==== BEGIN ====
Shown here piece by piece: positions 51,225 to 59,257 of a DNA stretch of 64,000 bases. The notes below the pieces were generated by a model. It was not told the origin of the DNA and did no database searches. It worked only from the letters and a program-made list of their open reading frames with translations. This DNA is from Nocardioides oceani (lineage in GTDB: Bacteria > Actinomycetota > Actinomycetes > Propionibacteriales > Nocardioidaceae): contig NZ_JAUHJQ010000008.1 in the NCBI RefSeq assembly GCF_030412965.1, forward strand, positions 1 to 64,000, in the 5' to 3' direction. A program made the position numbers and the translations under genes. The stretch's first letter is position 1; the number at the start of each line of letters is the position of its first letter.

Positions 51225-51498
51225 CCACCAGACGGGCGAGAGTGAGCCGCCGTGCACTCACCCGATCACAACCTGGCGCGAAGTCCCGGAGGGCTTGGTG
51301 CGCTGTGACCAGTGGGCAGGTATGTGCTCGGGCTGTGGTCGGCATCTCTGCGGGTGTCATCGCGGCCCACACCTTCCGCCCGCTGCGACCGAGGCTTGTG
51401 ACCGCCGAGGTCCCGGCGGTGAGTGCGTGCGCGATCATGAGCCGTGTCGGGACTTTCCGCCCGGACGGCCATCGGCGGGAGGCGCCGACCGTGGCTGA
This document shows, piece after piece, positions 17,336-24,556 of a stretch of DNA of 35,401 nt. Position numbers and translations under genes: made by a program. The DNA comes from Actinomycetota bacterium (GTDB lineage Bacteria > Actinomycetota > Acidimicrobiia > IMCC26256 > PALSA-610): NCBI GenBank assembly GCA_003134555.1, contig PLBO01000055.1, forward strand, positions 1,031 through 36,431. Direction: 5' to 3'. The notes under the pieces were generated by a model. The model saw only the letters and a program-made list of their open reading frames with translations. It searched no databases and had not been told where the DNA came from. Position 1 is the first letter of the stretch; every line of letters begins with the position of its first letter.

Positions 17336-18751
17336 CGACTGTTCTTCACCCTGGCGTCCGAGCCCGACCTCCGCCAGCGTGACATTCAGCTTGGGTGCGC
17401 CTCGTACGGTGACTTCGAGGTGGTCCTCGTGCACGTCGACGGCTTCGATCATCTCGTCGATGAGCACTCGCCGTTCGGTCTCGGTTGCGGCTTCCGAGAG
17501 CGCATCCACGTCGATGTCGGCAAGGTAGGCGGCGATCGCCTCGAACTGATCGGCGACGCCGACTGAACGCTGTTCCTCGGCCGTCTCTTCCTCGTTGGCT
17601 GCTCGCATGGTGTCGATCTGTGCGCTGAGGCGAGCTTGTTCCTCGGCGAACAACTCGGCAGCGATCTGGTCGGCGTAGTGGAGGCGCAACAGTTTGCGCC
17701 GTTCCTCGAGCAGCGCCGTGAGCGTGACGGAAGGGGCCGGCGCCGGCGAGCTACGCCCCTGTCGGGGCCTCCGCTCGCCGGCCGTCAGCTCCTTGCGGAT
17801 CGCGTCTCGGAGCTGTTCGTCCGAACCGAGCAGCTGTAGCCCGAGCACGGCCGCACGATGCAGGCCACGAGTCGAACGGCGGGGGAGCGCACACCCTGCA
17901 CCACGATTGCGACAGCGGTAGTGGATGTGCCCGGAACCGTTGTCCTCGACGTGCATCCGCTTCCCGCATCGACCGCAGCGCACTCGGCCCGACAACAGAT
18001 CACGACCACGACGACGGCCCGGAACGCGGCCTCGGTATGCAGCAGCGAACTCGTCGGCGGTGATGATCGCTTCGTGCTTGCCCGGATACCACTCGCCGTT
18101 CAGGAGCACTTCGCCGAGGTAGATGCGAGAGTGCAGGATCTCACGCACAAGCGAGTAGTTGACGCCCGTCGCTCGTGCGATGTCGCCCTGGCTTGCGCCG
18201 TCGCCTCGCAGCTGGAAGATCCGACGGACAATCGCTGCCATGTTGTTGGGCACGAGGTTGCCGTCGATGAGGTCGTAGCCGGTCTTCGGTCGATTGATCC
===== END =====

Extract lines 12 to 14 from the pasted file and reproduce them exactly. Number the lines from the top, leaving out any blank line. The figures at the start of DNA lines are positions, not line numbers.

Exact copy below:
17701 GTTCCTCGAGCAGCGCCGTGAGCGTGACGGAAGGGGCCGGCGCCGGCGAGCTACGCCCCTGTCGGGGCCTCCGCTCGCCGGCCGTCAGCTCCTTGCGGAT
17801 CGCGTCTCGGAGCTGTTCGTCCGAACCGAGCAGCTGTAGCCCGAGCACGGCCGCACGATGCAGGCCACGAGTCGAACGGCGGGGGAGCGCACACCCTGCA
17901 CCACGATTGCGACAGCGGTAGTGGATGTGCCCGGAACCGTTGTCCTCGACGTGCATCCGCTTCCCGCATCGACCGCAGCGCACTCGGCCCGACAACAGAT